for people ages 40-65 (full criteria)
healthy people welcome
at UC Davis
study started
estimated completion



The objective of this study is to determine the effect of wheat enriched in resistant starch (RS) on the generation of fermentation products by the lower gut microbes, the fecal microbiota profile, intestinal metabolites, and the glycemic response to a test meal compared to regular wheat.

Official Title

Resistant Starch Wheat for Improved Metabolic Health: A Proof of Concept Study in Human Subjects


Resistant starch (RS) is a type of dietary fiber that provides fermentable carbohydrate (FC) in the lower bowel yielding positive effects on postprandial glycemia and weight management as well as digestive tract health. RS is defined as the portion of starch resistant to digestion by amylases, allowing it to reach the distal intestine where it can be fermented by the resident intestinal microbiota. A limited number of human studies using RS from high amylose corn have demonstrated that RS increases synthesis of gut peptides that improve glucose homeostasis and insulin secretion. Based on these studies, the FDA has recently approved the following health claims for resistant starch derived from corn (RS2): lowering of blood glucose, blood cholesterol, and blood pressure; increased mineral absorption; improved laxation; and reduced energy intake. The purpose in the proposed "proof of concept" study here is to show that RS provided in the form of wheat flour products has similar beneficial effects. The investigators aim to further explore the effect of RS on the gut microbiota. The intestinal microbiome is comprised of over one trillion bacterial cells comprised of approximately one thousand species that perform diverse functions ranging from energy harvest, angiogenesis, immunomodulation, and regulation of mood and behavior. Some of the major products of bacterial metabolism include acetate, propionate, and butyrate, the major short chain fatty acids (SCFA). These bioactive fermentation products have been associated with improved glucose homeostasis, attributed, in part, by their interactions with receptors on intestinal cells to augment secretion of glucagon-like peptide-1 (GLP-1), an incretin hormone known to stimulate insulin secretion.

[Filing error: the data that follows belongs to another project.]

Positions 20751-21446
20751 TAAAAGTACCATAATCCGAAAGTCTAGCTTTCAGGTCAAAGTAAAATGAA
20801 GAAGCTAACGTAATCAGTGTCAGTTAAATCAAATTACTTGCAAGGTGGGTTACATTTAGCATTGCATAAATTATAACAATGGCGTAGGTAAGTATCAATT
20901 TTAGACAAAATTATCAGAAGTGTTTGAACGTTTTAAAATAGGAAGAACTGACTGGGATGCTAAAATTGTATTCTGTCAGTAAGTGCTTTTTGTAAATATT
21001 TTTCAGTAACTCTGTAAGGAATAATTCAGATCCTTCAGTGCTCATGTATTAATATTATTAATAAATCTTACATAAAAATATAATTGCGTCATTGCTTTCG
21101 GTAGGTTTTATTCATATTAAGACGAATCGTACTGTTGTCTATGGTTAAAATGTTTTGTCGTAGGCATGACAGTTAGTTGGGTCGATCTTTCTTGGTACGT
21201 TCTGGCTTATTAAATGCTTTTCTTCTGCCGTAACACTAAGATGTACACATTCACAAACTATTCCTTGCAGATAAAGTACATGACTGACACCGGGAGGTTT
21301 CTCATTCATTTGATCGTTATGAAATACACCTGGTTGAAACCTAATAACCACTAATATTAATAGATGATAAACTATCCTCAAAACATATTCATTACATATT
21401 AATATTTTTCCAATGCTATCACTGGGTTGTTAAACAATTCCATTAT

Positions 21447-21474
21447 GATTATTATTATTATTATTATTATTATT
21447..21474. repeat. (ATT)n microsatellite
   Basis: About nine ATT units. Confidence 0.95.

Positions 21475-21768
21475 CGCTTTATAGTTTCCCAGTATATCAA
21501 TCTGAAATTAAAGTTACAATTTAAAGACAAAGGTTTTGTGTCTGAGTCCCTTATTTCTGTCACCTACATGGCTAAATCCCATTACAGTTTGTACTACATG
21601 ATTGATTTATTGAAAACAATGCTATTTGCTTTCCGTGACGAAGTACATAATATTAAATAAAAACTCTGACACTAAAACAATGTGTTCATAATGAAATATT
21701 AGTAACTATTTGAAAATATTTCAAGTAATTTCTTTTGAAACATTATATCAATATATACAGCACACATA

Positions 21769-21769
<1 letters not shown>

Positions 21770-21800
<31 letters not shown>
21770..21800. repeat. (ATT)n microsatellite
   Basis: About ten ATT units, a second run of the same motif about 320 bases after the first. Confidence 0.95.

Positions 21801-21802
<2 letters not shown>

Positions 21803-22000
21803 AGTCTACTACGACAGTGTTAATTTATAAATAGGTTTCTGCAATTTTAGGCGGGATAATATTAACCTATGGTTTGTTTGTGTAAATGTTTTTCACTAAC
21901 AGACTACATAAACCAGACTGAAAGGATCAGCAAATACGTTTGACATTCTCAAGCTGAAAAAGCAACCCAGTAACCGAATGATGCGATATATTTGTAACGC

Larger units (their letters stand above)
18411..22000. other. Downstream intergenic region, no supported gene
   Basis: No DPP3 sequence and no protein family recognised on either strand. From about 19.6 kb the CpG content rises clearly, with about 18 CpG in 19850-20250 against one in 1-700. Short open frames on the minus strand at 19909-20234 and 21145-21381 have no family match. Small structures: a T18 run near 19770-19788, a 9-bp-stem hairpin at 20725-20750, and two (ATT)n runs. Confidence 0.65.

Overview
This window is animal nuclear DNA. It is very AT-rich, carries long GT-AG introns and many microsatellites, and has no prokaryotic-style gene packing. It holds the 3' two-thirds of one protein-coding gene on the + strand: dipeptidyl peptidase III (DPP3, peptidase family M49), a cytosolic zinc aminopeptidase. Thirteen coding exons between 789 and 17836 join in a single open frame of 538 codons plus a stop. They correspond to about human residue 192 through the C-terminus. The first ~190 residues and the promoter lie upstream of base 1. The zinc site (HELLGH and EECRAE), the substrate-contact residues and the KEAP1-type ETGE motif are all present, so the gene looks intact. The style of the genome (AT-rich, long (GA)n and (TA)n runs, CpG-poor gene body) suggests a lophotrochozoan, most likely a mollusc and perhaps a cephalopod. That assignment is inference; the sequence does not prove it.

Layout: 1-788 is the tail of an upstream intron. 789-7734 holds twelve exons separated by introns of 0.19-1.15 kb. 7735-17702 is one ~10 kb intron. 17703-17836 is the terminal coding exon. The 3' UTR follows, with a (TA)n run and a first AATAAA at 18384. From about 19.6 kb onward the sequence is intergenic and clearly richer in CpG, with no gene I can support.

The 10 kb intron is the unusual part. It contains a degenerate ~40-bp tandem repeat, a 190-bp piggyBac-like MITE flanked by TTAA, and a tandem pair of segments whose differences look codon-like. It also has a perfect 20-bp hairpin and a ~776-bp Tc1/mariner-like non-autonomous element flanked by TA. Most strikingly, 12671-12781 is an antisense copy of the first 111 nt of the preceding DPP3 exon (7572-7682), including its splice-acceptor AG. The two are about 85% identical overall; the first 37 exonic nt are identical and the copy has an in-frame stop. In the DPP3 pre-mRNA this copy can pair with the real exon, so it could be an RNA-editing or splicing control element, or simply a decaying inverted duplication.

This study is a randomized, cross-over design consisting of two 1-week dietary intervention periods as well as a 2-week washout period in between. Subjects will be randomly assigned to receive either RS wheat first or regular wheat first, then will be crossed over to the opposite treatment following a 2-week washout period. Wheat products made from RS wheat and regular wheat will be provided and the volunteers will be instructed to incorporate the products into their usual diet for 7 days. This study will probe the associations between the gut microbiota profiles, fermentation of RS wheat, microbial-mediated alterations in bile acids, and glycemia. The investigators will measure these effects in healthy, middle-aged humans using an interdisciplinary approach that integrates nutrition, microbiology, intestinal physiology, and analytical chemistry.


Gut MicrobiotaMetabolismMetabolic HealthGlycemic ResponseResistant StarchFiberResistant Starch Wheat


You can join if…

Open to people ages 40-65

  • Healthy adults. Healthy means that the candidate reports that s/he feels well and can perform normal activities.

You CAN'T join if...

  • BMI <18.5 and >39.9 kg/m2
  • Presence of of untreated or uncontrolled metabolic diseases
  • Presence of gastrointestinal disorders that could interfere with the study outcome (i.e. Crohn's disease, Irritable bowel syndrome, Colitis)
  • Use of oral antibiotics within the past 3 months
  • Presence of cancer or other serious chronic disease by self report
  • Current use of prescribed or over the counter weight loss medications
  • Pregnant
  • Lactating
  • Current use of tobacco
  • Dietary restrictions that would interfere with consuming the intervention foods


  • Western Human Nutrition Research Center accepting new patients
    DavisCalifornia95616United States


accepting new patients
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